Two wooden tridents or forks and what may have been the haft of a paddle (the blade was missing), were placed along the northern edge of the stream that would have flowed there at the time when the wooden platform was constructed. Indeed these wooden objects may have been foundation elements, placed early in the construction of the platform. Radiocarbon assay of the sapwood surviving at the outer edges of the tridents has produced disparate and, slightly puzzling results of and, which nether the less demonstrate that they are of Neolithic origin.
The function of the tridents/forks is not known. Both had broken in antiquity, with, the apparently older, one missing two of its tines and the other being deposited with a tine, which had broken from it, tucked beneath it. In general, their shape resembles that of a modern culinary fork, with three parallel, straight-sided tines, but above the tines there is a well-marked ‘step’, the purpose of which is not obvious.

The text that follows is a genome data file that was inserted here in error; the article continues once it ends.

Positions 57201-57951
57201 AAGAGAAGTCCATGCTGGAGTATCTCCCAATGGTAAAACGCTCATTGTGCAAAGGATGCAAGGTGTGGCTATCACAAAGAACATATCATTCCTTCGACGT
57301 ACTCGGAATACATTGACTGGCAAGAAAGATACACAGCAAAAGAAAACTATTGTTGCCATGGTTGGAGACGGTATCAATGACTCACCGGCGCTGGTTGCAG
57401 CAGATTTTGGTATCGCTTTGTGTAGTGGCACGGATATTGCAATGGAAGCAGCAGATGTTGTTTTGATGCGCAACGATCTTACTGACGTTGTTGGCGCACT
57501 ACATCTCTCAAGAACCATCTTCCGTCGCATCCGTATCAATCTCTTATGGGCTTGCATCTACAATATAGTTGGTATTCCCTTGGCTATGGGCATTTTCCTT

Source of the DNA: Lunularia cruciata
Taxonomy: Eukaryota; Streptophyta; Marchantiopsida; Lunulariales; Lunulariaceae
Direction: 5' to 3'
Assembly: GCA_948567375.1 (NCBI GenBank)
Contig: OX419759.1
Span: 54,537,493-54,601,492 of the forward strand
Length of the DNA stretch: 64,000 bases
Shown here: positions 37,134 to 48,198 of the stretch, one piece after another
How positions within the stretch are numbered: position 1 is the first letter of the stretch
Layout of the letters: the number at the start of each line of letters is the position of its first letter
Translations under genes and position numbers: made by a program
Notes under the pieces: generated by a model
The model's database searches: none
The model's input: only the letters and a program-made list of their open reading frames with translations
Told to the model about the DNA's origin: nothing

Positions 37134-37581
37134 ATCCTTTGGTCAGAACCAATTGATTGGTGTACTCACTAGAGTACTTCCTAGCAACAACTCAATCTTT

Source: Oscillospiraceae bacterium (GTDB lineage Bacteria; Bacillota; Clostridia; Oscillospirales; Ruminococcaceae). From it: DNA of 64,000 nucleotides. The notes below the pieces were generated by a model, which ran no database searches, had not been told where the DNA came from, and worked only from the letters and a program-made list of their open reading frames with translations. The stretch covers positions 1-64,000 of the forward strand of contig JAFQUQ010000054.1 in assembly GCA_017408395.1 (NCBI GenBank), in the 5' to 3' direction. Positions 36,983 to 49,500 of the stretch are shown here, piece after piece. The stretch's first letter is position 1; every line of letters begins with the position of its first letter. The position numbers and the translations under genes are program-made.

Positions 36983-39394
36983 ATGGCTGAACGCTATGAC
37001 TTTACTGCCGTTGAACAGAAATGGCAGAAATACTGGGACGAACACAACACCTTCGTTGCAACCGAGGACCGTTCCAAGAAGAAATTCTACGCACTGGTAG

Both objects have been finely carved, using stone tools, from single pieces of oak heartwood. They are over 2m long, with hafts tapering to points, and the carefully-chamfered tines show no sign of use wear. The trees selected from which to carve the objects were mature specimens, which, if comparable to similar oaks recovered from the palaeochannel, would have been hundreds of years old. In the nineteenth century, comparable objects were found elsewhere, with two being recovered from Ehenside Tarn, in western Cumbria, and another two being found in a peat bog in Co Armargh, Northern Ireland, although no similar finds have been recovered by modern archaeological methods.
The paddle haft revealed and cleaned, before lifting.